Is there a place where I can find a similar list for French minimal pairs?
Moved from comments.
You might consider generating such lists yourself. I'm not saying asking if that work has already been done is wrong. :) Computationally, it's not a trivial job. This link (billposer.org/Software/minpair.html) purports to provide an open source (GNU license) program to find minimal pairs in a provided dictionary. You'd want to provide a phonemic dictionary, of course, for phonological minimal pairs. If it's not adequate, you could also examine the algorithm and modify it to suit your needs.
You might also be interested in generating your own words (according to some pattern of phonemes, presumably), and then simply checking if they are in the dictionary. Or, and this is based on your original question, you can test people on minimal pairs of nonwords (in something like an AXB task, I guess); for the purpose of assessing their phoneme perception, this option is the typical choice. It helps to minimize the influences of semantics, frequency, lexical neighborhoods, etc.
@JeremyNeedle: I like using real words. Given a phonemic dictionary I have no issue with doing the programming work. Where do I find the computer readable phonemic dictionaries? – Christian
That can be a little trickier, and it's language specific. For French, I believe Lexique is a good choice (http://www.lexique.org).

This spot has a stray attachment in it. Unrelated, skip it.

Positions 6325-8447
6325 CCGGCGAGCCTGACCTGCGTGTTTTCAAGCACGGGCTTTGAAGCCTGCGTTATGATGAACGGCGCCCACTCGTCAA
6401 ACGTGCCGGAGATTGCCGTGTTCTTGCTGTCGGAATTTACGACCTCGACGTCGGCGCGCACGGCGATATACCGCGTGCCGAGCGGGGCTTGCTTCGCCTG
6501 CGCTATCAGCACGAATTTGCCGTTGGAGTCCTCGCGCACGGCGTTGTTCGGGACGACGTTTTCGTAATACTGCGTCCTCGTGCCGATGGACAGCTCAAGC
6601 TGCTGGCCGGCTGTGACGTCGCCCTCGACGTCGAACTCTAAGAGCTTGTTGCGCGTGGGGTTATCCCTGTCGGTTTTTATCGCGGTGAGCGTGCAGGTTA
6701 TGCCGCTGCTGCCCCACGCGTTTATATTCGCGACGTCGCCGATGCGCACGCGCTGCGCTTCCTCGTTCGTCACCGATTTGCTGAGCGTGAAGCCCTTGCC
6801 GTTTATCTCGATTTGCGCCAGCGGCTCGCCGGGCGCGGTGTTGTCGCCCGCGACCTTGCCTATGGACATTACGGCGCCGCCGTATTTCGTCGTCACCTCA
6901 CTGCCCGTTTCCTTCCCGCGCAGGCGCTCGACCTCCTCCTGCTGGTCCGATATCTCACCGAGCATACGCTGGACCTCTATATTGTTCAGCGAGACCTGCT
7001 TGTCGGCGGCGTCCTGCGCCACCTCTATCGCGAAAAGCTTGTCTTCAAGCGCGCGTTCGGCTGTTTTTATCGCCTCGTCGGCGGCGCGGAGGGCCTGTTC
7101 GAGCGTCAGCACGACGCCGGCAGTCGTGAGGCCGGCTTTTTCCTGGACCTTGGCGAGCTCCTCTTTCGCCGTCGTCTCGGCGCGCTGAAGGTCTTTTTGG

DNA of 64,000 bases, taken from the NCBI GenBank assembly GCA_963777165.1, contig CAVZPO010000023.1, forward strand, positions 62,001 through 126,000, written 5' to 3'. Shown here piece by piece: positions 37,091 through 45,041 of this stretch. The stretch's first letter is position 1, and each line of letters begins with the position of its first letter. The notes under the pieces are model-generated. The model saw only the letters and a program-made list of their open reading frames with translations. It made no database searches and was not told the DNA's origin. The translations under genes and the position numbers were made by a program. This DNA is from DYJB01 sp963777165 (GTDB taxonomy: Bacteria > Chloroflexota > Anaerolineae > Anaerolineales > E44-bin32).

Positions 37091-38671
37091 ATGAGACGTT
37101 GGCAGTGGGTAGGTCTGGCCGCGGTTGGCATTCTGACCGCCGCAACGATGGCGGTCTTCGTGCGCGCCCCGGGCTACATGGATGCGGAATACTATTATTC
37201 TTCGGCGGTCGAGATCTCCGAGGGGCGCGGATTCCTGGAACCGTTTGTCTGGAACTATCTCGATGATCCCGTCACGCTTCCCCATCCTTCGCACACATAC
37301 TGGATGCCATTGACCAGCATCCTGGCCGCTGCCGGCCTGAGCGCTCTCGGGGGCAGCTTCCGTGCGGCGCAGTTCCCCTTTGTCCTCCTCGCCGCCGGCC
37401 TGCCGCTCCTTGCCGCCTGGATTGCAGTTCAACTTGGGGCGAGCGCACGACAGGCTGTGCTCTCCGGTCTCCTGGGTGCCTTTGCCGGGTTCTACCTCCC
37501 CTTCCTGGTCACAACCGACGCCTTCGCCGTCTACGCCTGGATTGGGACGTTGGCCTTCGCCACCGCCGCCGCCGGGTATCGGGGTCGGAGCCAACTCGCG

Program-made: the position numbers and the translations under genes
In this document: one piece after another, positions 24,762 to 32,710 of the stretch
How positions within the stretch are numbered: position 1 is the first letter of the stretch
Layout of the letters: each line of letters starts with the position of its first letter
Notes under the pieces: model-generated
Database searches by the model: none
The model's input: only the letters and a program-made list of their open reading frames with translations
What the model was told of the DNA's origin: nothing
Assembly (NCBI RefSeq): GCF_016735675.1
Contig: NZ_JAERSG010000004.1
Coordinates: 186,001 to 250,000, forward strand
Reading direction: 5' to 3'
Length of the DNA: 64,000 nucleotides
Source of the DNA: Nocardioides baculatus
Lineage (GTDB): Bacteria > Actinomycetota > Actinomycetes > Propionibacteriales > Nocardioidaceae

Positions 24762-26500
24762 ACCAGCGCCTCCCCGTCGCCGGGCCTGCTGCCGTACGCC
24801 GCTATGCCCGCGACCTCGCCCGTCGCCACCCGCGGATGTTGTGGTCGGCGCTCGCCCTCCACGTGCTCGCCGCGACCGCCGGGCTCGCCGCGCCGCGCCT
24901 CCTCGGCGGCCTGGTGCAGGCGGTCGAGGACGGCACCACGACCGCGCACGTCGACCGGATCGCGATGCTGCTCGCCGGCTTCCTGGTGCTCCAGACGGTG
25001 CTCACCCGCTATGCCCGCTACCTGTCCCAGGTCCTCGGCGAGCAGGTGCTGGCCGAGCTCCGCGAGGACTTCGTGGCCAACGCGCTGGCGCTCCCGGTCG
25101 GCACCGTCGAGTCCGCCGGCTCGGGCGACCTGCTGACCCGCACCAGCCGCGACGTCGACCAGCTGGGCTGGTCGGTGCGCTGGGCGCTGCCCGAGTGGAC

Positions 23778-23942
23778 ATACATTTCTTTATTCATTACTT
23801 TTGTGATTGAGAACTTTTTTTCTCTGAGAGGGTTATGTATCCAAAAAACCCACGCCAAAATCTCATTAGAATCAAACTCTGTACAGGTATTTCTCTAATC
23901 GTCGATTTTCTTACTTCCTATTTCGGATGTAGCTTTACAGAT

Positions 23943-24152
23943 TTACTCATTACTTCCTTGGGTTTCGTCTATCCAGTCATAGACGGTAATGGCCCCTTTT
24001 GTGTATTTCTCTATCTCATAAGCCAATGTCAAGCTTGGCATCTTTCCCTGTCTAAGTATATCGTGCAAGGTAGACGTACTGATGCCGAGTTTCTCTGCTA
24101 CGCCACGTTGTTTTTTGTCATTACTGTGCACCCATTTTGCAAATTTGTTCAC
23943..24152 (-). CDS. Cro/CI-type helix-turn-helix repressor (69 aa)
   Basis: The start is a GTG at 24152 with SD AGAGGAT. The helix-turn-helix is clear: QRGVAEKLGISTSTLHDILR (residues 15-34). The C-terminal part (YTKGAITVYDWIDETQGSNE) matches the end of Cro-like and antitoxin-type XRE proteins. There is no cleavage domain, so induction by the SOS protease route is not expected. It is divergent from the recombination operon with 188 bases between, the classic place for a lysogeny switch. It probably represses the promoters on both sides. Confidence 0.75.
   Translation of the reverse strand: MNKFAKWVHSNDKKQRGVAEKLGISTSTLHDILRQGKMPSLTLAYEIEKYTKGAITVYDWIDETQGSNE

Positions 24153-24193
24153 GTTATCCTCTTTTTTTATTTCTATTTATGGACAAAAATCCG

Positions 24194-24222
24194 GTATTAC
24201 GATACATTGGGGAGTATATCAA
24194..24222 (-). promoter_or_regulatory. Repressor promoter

Researchers have also had success using eSpeak (http://espeak.sourceforge.net) to convert orthography to phonemes, for French and other languages (for eSpeak performance figures, see Marian, V., Bartolotti, J., Chabal, S., Shook, A. (2012). CLEARPOND: Cross-Linguistic Easy-Access Resource for Phonological and Orthographic Neighborhood Densities. PLoS ONE 7(8): e43230. doi:10.1371/journal.pone.0043230).
Update: I have cleaned up and organized this list significantly, and it is now available here.
I had the same question as you, and ended up throwing together some perl scripts to scrape Wikipedia's list of the 10,000 most used French words, pipe them through eSpeak to get their IPA pronunciations, then do a simple (completely non-phonetic) comparison to come up with a list of 2921 minimal pairs (well, groups, really).
I talk a little bit more about it on my blog, and have published my perl scripts on GitHub, in case you or anyone else find any value in hacking on them yourself, or to use a similar process for other languages.
The list is a bit overwhemling. I can't imagine 2921 MPs being useful to anyone, but it's a starting point, and it's easy to browse through and find a few that are valid for ear training, I think. That will be my next step!